Long-tailed Rosefinch (Carpodacus roseus, ベニマシコ) [?] in Deba, Ritto City

I’ve seen this daurian redstart female many time this winter. Usually she darts around on low branches in thick vegetation, but recently she has been spending more time in the open along the riverbed. When I walk through this area, I often pause and wait for her to appear.

Daurian redstart female (Phoenicurus auroreus, ジョウビタキ) along the path near the ground golf course in Deba, Ritto City

Daurian redstart female (Phoenicurus auroreus, ジョウビタキ) along the path near the ground golf course in Deba, Ritto City

As we can hear in the recording, Sunday traffic is pretty noisy. This is not a quiet place, but at least it has not been covered in concrete. Local communities have developed riverside spaces for recreation, and they have tried to preserve natural habitats along the riverbed. In the 35 years that I’ve lived here, I think local people have been doing a pretty job of balancing the needs of humans and wildlife.

Taiko practice in Moriyama near Yasugawa along Shinkansen tracks

Taiko Practice

Listen to the recording on SoundCloud (5:48).

A taiko group often practices in Moriyama on Saturdays. Sometimes they sound like a professional group, but January 23, 2016, was a practice day for children. This recording is the end of one nonstop session that lasted about 15 minutes.

Taiko practice in Moriyama near Yasugawa along Shinkansen tracks

Taiko practice in Moriyama near Yasugawa along Shinkansen tracks

Taiko practice in Moriyama near Yasugawa along Shinkansen tracks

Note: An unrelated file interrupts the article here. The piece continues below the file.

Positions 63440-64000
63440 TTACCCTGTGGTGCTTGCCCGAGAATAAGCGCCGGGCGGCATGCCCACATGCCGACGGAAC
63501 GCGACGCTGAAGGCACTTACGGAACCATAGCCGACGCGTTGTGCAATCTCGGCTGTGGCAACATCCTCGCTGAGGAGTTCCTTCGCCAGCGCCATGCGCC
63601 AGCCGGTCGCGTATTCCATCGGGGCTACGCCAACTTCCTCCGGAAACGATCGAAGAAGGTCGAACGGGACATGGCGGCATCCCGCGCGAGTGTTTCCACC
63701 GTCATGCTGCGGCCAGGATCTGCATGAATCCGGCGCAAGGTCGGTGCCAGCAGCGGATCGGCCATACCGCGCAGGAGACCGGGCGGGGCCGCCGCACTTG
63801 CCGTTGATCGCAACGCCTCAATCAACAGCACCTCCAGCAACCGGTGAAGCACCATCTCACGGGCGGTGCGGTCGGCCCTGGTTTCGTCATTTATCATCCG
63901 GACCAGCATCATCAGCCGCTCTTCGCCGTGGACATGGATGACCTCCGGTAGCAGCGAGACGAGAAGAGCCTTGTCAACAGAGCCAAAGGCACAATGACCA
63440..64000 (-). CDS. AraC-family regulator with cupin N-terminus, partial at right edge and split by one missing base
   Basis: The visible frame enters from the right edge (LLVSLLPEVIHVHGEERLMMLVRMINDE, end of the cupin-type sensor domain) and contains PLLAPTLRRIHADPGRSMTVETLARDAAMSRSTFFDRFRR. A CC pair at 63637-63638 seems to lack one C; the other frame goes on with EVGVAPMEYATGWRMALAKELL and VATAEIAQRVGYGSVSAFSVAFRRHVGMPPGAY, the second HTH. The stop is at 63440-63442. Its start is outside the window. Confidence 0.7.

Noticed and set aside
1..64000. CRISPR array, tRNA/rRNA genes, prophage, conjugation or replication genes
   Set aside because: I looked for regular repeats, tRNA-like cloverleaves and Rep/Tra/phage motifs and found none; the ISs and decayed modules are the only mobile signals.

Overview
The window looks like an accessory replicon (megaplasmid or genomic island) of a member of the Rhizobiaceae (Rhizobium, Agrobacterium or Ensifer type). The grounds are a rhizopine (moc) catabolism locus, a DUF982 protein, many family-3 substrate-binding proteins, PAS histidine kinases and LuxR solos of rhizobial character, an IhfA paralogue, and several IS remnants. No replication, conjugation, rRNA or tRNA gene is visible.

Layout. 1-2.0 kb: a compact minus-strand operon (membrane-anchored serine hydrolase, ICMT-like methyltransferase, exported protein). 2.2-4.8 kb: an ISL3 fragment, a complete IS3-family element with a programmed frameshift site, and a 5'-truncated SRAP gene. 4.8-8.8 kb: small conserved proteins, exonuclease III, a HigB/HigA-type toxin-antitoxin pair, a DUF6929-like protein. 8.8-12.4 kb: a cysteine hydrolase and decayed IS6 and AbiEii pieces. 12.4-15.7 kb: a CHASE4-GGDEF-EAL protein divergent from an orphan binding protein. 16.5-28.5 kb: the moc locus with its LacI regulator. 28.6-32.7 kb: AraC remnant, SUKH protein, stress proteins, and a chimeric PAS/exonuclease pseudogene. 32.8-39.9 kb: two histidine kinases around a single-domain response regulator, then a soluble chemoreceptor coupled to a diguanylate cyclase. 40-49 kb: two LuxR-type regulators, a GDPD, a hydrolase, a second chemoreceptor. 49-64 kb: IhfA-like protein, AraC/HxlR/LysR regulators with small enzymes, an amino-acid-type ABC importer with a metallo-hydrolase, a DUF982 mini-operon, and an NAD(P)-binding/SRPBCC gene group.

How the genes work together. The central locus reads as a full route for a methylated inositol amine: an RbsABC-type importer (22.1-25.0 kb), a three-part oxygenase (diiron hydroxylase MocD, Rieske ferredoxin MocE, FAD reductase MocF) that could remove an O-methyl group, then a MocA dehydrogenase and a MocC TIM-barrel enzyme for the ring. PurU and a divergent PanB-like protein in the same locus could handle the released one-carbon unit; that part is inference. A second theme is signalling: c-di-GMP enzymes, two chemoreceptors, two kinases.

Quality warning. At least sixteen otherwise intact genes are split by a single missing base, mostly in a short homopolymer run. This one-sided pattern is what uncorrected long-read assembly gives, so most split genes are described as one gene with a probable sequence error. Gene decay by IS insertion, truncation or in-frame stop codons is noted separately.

Taiko practice in Moriyama near Yasugawa along Shinkansen tracks

They practice very close to the Shikansen high-speed train tracks. In the recording we can hear trains pass at about 1:50, 3:12, and 5:20.

Shinkansen going away from the camera across Yasugawa in Moriyama

Shinkansen going away from the camera across Yasugawa in Moriyama

We can also hear some kids shouting in the background. They were playing baseball and soccer nearby on the other side of the Shinkansen tracks.


(See map on Web).

This park extends upriver (southeast) to Yasugawa Sports Park in Ritto City. Even on a gloomy day it’s a nice place to take a walk.

Yasugawa riverbank and path in Moriyama. Trees are in Deba, Ritto City

Yasugawa riverbank and path in Moriyama. Trees are in Deba, Ritto City

Olive-backed Pipit (Anthus hodgsoni, ビンズイ) in Yasugawa Sports Park woods, Deba, Ritto City

Pipits in the Woods

Olive-backed pipits

About year ago, at the beginning of 2015, I learned the name of some greenish birds I’d been seeing each winter for several decades: olive-backed pipits, ビンズイ (binzui) in Japanese. Each winter they come to the woods in Yasugawa Sports Park near my home.

Olive-backed Pipit (Anthus hodgsoni, ビンズイ)

Olive-backed Pipit (Anthus hodgsoni, ビンズイ)

Olive-backed Pipit (Anthus hodgsoni, ビンズイ)

Olive-backed Pipit (Anthus hodgsoni, ビンズイ)

Woods in Yasugawa Sports Park

As you can see on the map if you zoom out, this is a noisy location, with nearby car and truck traffic, the Shinkansen and JR Biwako line trains, quite a lot of light industry, and a cement plant with a rock crusher than runs on weekdays.

Considering all the sources of noise, it’s quite peaceful in the woods. A few people walk here and have picnics when it gets warmers, but most people use the busy path that runs along the Yasugawa riverbank. Usually the birds have the woods to themselves.

Mikamiyama from woods in Ritto City

Mikamiyama from woods in Ritto City